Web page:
Lawmakers Must Abide by PAYGO...Here's Why
In recent weeks, we've used our blog to call for strict adherence to pay-as-you-go (PAYGO) principles for extending emergency unemployment benefits, offering sequester relief, extending the doc fix, and continuing the so-called tax extenders. Some have questioned whether abiding by PAYGO is truly necessary given the potential benefits and worthiness of many of these short-term policy extensions. With the economy still weak and many of these extensions assumed to occur anyway, the argument goes, policymakers should waive PAYGO rules to ease passage of the legislation.
In our view, this would be a huge mistake. In a world where current law budget projections have the debt on an unsustainable upward path, PAYGO is the right policy for the economy, the budget, and the government’s credibility. While putting debt on a downward path should be the ultimate focus, PAYGO at least helps policymakers to maintain fiscal discipline. PAYGO won’t solve our fiscal problems, but at least it can stop them from getting worse.
The Economic Case for PAYGO
Some advocates have argued for waiving PAYGO in order to enact pro-growth policies. Although its true that some deficit-increasing policies can improve growth -- by providing short-term stimulus or encouraging long-term work and investment -- paying for these policies would strengthen that pro-growth impact. Higher debt levels slow economic growth over the long-run and lack of fiscal sustainability can even sometimes have a negative short-term impact.
Recently, we criticized a plan to repeal 60 percent of the sequester on a deficit financed basis, even though we believe that sequestration represents an "anti-growth" way to reduce the deficit. Though counterintuitive, this is entirely consistent. Repealing 60 percent of the sequester would increase the size of the economy by about $45 billion in 2014 at a budgetary cost of $700 billion through 2023. Thought of another way, deficit-financing this partial sequester repeal would mean increasing debt by 2.6 percent of GDP in order to increase the size of the economy by only 0.3 percent. Moreover, this temporary economic boost will fade and reverse. CBO rules of thumb suggest that by 2023, this partial-sequester repeal would reduce the size of the economy by about 0.3 percent, and that number would grow substantially over time.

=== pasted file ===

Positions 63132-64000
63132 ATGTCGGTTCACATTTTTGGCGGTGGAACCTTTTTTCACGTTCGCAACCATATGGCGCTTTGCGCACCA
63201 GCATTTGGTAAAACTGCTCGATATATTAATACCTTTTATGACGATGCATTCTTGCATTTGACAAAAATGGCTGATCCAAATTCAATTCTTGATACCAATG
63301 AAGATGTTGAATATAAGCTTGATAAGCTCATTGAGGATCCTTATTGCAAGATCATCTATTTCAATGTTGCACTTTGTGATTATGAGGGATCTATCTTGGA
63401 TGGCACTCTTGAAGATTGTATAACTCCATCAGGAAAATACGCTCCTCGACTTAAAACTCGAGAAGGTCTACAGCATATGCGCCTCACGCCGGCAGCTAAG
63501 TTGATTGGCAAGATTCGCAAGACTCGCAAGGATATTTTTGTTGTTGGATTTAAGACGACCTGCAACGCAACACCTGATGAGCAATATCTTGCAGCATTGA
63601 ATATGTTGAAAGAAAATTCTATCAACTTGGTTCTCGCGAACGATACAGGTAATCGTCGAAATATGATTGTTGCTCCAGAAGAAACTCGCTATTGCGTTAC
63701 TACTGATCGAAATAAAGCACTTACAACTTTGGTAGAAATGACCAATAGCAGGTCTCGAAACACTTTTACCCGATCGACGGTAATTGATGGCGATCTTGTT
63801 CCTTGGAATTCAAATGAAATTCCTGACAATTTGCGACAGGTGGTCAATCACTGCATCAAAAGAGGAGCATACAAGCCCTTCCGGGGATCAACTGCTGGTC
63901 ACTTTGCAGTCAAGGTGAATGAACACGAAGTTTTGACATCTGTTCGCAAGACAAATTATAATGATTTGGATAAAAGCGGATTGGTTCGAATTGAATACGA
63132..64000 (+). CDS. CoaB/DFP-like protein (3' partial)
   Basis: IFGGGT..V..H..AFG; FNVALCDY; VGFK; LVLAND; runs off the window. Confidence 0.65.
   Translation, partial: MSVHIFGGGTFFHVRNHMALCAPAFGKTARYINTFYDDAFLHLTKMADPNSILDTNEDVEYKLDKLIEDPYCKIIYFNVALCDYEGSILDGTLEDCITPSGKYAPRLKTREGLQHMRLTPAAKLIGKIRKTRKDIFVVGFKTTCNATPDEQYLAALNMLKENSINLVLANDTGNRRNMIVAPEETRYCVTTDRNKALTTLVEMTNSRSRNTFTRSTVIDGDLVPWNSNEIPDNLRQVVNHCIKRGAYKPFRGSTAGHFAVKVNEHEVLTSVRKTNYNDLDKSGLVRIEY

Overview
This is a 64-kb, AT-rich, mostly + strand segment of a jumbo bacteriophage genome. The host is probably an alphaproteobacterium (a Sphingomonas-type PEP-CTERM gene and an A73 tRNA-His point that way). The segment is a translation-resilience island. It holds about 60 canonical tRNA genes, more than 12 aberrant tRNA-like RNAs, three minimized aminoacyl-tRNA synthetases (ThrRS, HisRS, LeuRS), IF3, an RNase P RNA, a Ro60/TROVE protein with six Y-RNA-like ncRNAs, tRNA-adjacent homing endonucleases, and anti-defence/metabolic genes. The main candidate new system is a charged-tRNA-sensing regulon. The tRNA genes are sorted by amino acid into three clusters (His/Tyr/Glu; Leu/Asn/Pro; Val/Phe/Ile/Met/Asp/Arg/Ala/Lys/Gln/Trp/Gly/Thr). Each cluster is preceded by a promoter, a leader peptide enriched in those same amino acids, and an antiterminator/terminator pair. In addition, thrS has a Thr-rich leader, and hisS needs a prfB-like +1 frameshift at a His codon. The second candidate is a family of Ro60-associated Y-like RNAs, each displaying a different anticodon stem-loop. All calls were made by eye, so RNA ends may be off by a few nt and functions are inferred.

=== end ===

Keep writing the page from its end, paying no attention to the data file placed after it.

|Budgetary and Economic Effect of 60% Sequester Repeal|
|Impact in Billions|
|Deficit Impact||+$35 billion||+$85 billion|
|Debt Impact||+$35 billion||+$700 billion|
|GDP Impact||+$45 billion||-$75 billion|
|Impact as Percent of GDP|
|Deficit Impact||+0.2 percent of GDP||+0.3 percent of GDP|
|Debt Impact||+0.2 percent of GDP||+2.6 percent of GDP|
|GDP Impact||+0.3 percent||-0.3 percent|
Source: CBO, CRFB calculations
The Fiscal Case for PAYGO
Abandoning PAYGO for the extension of current policies would substantially worsen the fiscal situation. Assuming war spending is drawn down and hurricane Sandy spending does not continue, current law would result in debt levels of about 68 percent of GDP by 2023 with debt rising by an average of less than half a percentage point of GDP per year in the early 2020s. If, on the other hand, policymakers violate PAYGO to waive the sequester, SGR, and extend the refundable tax credits (as in the "CRFB Realistic Baseline"), debt will rise to 73 percent of GDP by 2023, an average increase of about 0.8 percent annually in the 2020s.